I am having the same problem as several other people who have posted about this topic. I only have four samples with max 3000 samples each. I added --p-pre-dispatch 1 and --p-reads-per-batch 500 to my classify-sklearn command, and the job always ends with “MemoryError.” I finally went to AWS but it died in the same way on the instance (I am limited to the free tier, and I guess those instances don’t have enough memory for this process either).
My main question is, is there any way to use SILVA to assign taxonomy in QIIME2 without the pre-trained classifier and the “classify-sklearn” command? Just hoping there has been a new development in the ~1 month since this issue was last raised on the forum.
Thanks in advance!
The short answer is no, I do not believe there have been any changes to q2-feature-classifier that reduce the memory required for training very large classifiers (e.g., with SILVA). I do have several tips, however, to help you accomplish what you are trying to do.
What marker gene / domain are you attempting to use? There is a full-length trained SILVA classifier available on the QIIME 2 data resources page. I do not know who trained this classifier or whether it is only 16S or 16S + 18S (either way I am almost certain it would include 16S). @BenKaehler or @gregcaporaso would probably know more about this.
Using the full-length classifier would be fully acceptable, in which case you do not need to take the trouble to train your own classifier. I have benchmarked classifier accuracy using full-length and trimmed classifiers for greengenes and SILVA reference databases. I find that trimming does slightly increase species-level classification accuracy (as reported previously, hence our default recommendation to use trimming); however, the gains are not very dramatic so full-length classifiers should be fine for most users.
There may be other ways to reduce the memory requirements for training a SILVA classifier. Make sure you are only training a 16S or 18S classifier, not 16S + 18S, to significantly decrease the number of input sequences and classes. Use OTU pre-clustered sequences instead of the full sequence set for training; if you are already trying, e.g., 99% OTUs, you could try 97% or lower to further reduce the memory load.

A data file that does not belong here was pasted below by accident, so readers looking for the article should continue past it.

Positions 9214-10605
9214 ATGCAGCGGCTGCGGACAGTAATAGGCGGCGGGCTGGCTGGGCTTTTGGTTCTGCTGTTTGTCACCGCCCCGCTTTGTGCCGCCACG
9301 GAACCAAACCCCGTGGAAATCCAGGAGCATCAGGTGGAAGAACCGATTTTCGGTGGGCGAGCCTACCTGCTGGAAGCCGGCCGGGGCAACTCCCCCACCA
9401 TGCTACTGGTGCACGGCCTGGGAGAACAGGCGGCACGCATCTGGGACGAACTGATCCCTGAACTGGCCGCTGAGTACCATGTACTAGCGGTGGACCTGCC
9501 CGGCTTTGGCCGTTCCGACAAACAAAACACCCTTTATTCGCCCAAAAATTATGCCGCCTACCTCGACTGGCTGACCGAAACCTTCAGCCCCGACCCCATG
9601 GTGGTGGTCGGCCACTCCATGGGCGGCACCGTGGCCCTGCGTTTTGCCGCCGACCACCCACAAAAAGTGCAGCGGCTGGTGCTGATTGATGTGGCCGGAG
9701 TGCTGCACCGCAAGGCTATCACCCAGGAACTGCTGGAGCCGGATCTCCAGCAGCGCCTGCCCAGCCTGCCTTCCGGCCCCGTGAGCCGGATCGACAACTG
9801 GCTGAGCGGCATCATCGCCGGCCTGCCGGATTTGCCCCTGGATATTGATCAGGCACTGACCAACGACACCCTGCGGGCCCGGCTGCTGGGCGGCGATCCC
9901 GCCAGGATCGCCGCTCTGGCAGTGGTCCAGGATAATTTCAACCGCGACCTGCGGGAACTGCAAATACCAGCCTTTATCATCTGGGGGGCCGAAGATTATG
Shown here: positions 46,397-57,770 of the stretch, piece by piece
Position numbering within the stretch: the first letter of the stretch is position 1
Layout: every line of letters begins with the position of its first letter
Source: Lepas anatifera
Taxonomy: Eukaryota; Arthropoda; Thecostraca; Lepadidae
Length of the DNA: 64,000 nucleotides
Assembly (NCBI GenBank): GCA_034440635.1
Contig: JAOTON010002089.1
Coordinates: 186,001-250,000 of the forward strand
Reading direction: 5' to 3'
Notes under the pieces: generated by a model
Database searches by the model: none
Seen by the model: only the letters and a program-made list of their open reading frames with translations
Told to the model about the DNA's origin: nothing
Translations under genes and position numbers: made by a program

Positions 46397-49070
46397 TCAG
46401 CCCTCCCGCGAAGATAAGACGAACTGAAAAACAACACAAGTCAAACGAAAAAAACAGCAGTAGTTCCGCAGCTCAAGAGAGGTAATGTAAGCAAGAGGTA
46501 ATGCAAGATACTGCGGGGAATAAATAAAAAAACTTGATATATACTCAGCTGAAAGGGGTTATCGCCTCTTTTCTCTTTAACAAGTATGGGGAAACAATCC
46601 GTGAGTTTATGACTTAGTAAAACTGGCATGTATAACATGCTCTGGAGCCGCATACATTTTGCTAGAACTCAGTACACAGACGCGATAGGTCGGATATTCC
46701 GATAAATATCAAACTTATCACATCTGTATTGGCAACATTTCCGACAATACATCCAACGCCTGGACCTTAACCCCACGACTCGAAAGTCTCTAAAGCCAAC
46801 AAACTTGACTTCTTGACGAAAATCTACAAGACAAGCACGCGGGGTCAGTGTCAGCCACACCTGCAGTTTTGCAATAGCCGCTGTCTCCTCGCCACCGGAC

I hope that helps!
Thanks for the quick reply Nicholas! And I should have clarified the problem - I am actually using one of the pre-trained classifiers already, not training my own. Sorry the title of this thread is misleading, but the original thread discussing a pre-trained Silva classifier was closed. The command I am running is:
qiime feature-classifier classify-sklearn --i-classifier silva-119-515-806-nb-classifier.qza --i-reads rep-seqs.qza --o-classification taxonomy.qza --p-pre-dispatch 1 --p-reads-per-batch 500
I’ve tried with both the full-length and trimmed trained set but run into the same memory problem for both. I have a very small data set, which is why I’m so confused! I ran the assignment in QIIME1 and it worked fine. I checked my version of scikit-learn and it is 0.19.0. Any thoughts?
Thank you for clarifying!
It looks like others have successfully used the SILVA classifier with around 20-32 GB RAM, with the exception of this post where the user has a very large data set. Given the size of your data set, I’d expect a lower memory need.
So I should ask: how much RAM do you have? The SILVA classifier does eat up a lot of memory and a standard laptop (e.g., around 8 GB) is probably not enough. It looks like the AWS free tier only has 1 GB of RAM (though perhaps I’m reading the wrong info), which would be woefully inadequate.
If you are limited by memory availability, I can suggest some alternatives:
- Use the greengenes pre-trained classifiers instead. They are smaller and less memory-intensive (should work fine on most standard laptops).
- Use BLAST or VSEARCH consensus classifiers available in q2-feature-classifier instead. They do not perform quite as well as the naive bayes classifier used in
classify-sklearn, but they still do perform very well with appropriate parameter settings. And they should require less memory (I’m not 100% positive but it is worth a try).
I hope that helps!
This is super helpful, thank you very much! I have less than 1 GB of RAM on my Linux virtual machine so I will have to look for solutions. In the meantime, thanks for those alternatives, I will give them a shot!
Hi @Nastassia_Patin! If you’re using VirtualBox check out the qiime2 VirtualBox guide, Step 4 shows how to increase the RAM and CPUs available to the guest operating system (it’s in the screenshot with “Appliance Settings”). The default values are usually not enough resources to perform taxonomic classification.
Thanks Jai! I hadn’t thought about using the qiime2 VirtualBox. My BioLinux VirtualBox is limited in the amount of RAM I can provide it (although I mistyped earlier, it now has 10000 MB or 10 GB) so I imagine the same problem would be the case for the qiime2 VB.
I would have thought 10 GB would be enough for a small dataset, but no dice! Thanks for the suggestion, though.
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